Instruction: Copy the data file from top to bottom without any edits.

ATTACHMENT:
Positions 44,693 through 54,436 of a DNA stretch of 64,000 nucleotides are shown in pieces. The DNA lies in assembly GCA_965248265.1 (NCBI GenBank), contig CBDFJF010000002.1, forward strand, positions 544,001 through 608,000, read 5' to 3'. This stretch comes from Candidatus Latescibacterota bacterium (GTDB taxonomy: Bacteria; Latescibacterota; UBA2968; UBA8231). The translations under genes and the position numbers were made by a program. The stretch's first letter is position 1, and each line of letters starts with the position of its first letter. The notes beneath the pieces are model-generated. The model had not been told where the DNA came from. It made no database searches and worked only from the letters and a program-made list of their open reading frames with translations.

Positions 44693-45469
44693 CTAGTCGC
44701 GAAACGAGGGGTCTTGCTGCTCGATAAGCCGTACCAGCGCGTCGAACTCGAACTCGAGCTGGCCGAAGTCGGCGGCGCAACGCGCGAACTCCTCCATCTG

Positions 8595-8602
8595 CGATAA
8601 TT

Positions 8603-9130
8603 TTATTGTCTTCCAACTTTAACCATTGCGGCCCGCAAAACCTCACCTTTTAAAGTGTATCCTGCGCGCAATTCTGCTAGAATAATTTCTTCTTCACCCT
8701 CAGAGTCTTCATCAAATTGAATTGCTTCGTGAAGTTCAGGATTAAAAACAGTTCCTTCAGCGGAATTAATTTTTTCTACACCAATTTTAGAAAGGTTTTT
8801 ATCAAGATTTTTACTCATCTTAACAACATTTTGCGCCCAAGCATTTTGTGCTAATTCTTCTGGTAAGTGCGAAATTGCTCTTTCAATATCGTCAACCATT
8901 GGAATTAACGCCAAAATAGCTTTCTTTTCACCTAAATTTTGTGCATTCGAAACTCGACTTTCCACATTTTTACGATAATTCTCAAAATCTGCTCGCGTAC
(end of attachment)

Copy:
Positions 44,693 through 54,436 of a DNA stretch of 64,000 nucleotides are shown in pieces. The DNA lies in assembly GCA_965248265.1 (NCBI GenBank), contig CBDFJF010000002.1, forward strand, positions 544,001 through 608,000, read 5' to 3'. This stretch comes from Candidatus Latescibacterota bacterium (GTDB taxonomy: Bacteria; Latescibacterota; UBA2968; UBA8231). The translations under genes and the position numbers were made by a program. The stretch's first letter is position 1, and each line of letters starts with the position of its first letter. The notes beneath the pieces are model-generated. The model had not been told where the DNA came from. It made no database searches and worked only from the letters and a program-made list of their open reading frames with translations.

Positions 44693-45469
44693 CTAGTCGC
44701 GAAACGAGGGGTCTTGCTGCTCGATAAGCCGTACCAGCGCGTCGAACTCGAACTCGAGCTGGCCGAAGTCGGCGGCGCAACGCGCGAACTCCTCCATCTG

Positions 8595-8602
8595 CGATAA
8601 TT

Positions 8603-9130
8603 TTATTGTCTTCCAACTTTAACCATTGCGGCCCGCAAAACCTCACCTTTTAAAGTGTATCCTGCGCGCAATTCTGCTAGAATAATTTCTTCTTCACCCT
8701 CAGAGTCTTCATCAAATTGAATTGCTTCGTGAAGTTCAGGATTAAAAACAGTTCCTTCAGCGGAATTAATTTTTTCTACACCAATTTTAGAAAGGTTTTT
8801 ATCAAGATTTTTACTCATCTTAACAACATTTTGCGCCCAAGCATTTTGTGCTAATTCTTCTGGTAAGTGCGAAATTGCTCTTTCAATATCGTCAACCATT
8901 GGAATTAACGCCAAAATAGCTTTCTTTTCACCTAAATTTTGTGCATTCGAAACTCGACTTTCCACATTTTTACGATAATTCTCAAAATCTGCTCGCGTAC